- Granularity – The other challenges of today in SharePoint is the various levels. You may just want to be moving a file from one site to another, and having the flexibility to do that as a server administrator and not changing the created, modified, and created by is important. Most of the out-of-the-box tools, including SharePoint's Windows Powershell commandlets, won't let you do these moves without modifying those ever so important dates and names. Sometimes it's not just a file, folder, content type, it's a list, a library, a site or site collection.
- BPOS, Exchange Public Folders and Outlook – MetaVis Migrator also supports BPOS, hosted to hosted or Exchange / Outlook to Office 365.
Figure 3: MetaVis Migrator will allow you to output your migration to a command line script and scheduled
My Experience with MetaVis Migrator
When I think of migration tools I don't always get excited. I think of projects that seem to go on and on forever. As an Ops guy in my past life, one of the more boring things you can do is get caught up in a migration project. I was pleasantly surprised when I started digging into MetaVis Migrator for Office 365.
What I like about it is the ability to use it with little training. It's quite intuitive for simply dragging and dropping. It's powerful by default and will try to do the right thing. I was impressed how it shares what it's doing and will give you the CSV or the script to allow you to map it all out. The other thing that is a pain in migrations is the migration windows. You're often told you can only do the migrations off hours. Well, what you can do is spend your time doing all the mappings and then schedule it to happen off hours. The other thing I see in a lot of tools is a trade-off. You're either getting the granular control or you get the admin interfaces of moving lots of data at the Site or Site Collection level.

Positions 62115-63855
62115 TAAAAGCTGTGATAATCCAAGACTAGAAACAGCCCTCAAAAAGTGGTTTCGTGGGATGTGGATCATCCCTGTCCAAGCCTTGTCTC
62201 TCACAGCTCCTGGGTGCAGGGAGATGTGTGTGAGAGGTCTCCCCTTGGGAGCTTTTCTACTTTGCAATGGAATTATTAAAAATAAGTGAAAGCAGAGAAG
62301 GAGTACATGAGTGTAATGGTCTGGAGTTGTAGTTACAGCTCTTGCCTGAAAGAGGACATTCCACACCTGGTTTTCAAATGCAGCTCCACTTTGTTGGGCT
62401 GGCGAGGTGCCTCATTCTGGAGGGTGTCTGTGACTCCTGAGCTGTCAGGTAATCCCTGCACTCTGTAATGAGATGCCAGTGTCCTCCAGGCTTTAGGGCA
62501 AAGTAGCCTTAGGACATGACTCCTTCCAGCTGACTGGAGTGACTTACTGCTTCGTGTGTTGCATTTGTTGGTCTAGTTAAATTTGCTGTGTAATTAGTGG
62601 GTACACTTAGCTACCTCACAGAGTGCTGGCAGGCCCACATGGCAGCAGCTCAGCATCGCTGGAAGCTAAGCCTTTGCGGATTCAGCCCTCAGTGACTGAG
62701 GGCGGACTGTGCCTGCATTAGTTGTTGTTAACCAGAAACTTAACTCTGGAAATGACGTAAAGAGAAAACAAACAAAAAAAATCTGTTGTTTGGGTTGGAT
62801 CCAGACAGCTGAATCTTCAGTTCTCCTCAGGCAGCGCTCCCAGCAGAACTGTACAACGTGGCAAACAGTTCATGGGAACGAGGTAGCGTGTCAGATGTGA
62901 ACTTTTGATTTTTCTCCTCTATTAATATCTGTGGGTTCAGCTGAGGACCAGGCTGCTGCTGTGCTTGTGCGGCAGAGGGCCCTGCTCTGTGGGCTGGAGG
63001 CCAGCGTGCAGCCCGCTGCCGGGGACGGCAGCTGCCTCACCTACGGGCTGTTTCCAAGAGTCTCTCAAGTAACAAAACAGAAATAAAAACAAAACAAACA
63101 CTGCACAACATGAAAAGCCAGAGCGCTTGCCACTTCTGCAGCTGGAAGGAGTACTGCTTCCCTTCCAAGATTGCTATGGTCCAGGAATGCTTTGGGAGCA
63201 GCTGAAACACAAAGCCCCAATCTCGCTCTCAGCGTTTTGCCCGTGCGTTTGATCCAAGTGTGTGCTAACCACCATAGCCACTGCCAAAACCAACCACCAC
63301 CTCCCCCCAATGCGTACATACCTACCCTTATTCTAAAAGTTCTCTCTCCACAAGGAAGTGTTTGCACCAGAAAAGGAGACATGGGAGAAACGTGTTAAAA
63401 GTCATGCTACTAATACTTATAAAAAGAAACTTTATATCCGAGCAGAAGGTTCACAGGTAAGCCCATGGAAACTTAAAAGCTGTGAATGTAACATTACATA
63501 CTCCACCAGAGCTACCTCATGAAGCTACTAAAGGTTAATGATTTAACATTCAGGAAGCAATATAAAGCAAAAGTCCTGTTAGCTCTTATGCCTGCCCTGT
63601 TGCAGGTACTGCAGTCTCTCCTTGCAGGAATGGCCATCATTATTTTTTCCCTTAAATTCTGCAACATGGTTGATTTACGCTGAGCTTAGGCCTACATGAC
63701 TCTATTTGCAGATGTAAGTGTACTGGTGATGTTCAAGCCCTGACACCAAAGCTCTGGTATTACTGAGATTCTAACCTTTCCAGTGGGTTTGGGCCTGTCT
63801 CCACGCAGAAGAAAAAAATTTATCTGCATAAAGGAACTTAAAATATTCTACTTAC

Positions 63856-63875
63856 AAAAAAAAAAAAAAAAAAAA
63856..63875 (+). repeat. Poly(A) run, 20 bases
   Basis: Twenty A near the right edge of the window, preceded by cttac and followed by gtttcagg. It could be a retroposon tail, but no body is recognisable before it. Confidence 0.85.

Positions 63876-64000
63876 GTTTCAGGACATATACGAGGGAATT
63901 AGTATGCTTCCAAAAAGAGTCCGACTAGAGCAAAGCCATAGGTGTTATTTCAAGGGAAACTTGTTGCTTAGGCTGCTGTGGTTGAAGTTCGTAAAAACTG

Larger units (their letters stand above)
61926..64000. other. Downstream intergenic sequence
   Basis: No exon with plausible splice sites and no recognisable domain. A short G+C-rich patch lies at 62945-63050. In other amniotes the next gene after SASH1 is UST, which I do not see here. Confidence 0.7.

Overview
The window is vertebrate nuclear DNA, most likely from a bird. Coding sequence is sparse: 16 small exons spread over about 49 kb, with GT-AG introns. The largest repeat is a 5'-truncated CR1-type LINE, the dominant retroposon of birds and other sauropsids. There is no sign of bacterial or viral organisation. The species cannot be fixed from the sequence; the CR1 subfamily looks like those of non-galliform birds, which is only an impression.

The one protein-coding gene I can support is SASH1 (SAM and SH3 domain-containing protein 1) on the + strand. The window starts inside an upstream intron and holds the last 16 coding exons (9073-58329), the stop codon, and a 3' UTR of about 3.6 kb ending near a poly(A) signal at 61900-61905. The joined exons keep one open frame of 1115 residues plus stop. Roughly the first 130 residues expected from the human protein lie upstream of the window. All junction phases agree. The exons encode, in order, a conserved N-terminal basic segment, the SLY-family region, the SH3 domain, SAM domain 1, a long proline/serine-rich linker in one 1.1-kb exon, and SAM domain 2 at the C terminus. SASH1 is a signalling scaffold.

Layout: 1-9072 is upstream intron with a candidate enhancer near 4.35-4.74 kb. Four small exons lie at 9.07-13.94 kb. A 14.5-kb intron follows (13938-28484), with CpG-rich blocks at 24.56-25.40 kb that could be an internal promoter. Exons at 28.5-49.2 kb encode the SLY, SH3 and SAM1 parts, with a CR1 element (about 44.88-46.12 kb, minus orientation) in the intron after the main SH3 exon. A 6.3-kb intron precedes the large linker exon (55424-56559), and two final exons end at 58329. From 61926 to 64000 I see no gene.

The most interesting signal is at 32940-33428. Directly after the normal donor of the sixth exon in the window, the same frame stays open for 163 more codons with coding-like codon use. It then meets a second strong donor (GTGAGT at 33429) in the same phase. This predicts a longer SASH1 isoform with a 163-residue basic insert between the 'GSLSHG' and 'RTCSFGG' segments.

It seems to expose just what you need when you need it.
If I'm copying at the site level I don't necessarily want to get into all of the list details, but if I want to I can drill as deep as I need to.
Figure 4: MetaVis Copy Site Properties for Site Migrations